In order to digitally reconstruct two partially ruined military-monastic complexes, I am using photogrammetry to obtain a detailed “cloud” of 3D data from a series of regimented 2D photographs. I captured this data in March 2013 using a handheld DSLR, sometimes mounted on a 15 ft. pole, as well as a small point and click camera attached to the line of a kite that I flew over the site. Having captured the extant wall fabric, I began reconstruction of the sites using 3D graphics programs so that I can enter the sites virtually, asking questions about how different members of the military orders might have moved through the sites in different ways. In the end, I hope to make the case that these two structures reveal a great deal about how the Christian military orders expressed their identities through the construction of large military-monastic complexes on the Christian-Muslim frontier.

Point cloud of the fortress-monastery of Montesa in Valencia. This cloud was processed from more than 10 thousand images using ChangChang Wu’s VisualSFM and registered/compiled using Cloud Compare. The cloud is composed of more than 91 million points.

A Photogrammetric point cloud of Calatrava la Nueva. This cloud was processed from more than 16 thousand photos using ChangChang Wu’s VisualSFM software and registered using Cloud Compare. The cloud is composed of more than 205 million points.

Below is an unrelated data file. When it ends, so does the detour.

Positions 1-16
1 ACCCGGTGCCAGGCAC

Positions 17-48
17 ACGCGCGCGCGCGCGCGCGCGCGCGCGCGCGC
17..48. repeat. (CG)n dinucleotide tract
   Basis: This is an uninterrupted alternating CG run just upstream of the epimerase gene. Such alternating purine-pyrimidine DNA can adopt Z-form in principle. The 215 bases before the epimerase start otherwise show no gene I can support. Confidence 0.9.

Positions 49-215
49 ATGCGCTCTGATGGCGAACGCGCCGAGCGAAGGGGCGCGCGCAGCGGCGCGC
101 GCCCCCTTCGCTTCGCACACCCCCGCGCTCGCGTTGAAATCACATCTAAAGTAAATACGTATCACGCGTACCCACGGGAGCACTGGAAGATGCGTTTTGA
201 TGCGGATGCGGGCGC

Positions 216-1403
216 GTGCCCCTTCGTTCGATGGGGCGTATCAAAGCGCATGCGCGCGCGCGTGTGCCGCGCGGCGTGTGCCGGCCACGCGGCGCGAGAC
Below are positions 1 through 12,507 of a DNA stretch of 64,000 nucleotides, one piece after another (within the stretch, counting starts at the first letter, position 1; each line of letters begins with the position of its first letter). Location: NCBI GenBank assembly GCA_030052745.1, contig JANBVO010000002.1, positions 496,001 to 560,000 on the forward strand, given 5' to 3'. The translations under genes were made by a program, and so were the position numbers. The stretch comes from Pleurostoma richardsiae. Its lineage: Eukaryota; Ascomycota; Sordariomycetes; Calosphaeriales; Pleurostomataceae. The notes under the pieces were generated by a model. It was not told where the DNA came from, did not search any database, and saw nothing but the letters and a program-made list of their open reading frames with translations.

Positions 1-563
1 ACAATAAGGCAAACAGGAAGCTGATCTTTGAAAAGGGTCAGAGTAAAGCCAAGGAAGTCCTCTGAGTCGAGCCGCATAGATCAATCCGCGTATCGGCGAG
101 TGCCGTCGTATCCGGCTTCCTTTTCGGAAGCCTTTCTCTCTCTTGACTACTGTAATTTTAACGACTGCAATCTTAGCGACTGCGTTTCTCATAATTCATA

Merton Spire, carved for Oxford’s Merton College Chapel in 1451. Given to the University of Virginia In 1928. Photogrammetry experiment processed using Agisoft “Photoscan.”

Varsity Hall at UVa.  Built in 1858 as an infirmary. Photogrammetry experiment processed in Autodesk’s “123D Catch.”

Westover Estate. Circa 1915 Greek revival house now owned by the University of Virginia. Photogrammetry experiment processed in Autodesk’s “123D Catch.”

botetourt

Dense surface model of Lord Botetourt statue at the College of William and Mary. Photogrammetry experiment processed in Agisoft “Photoscan.”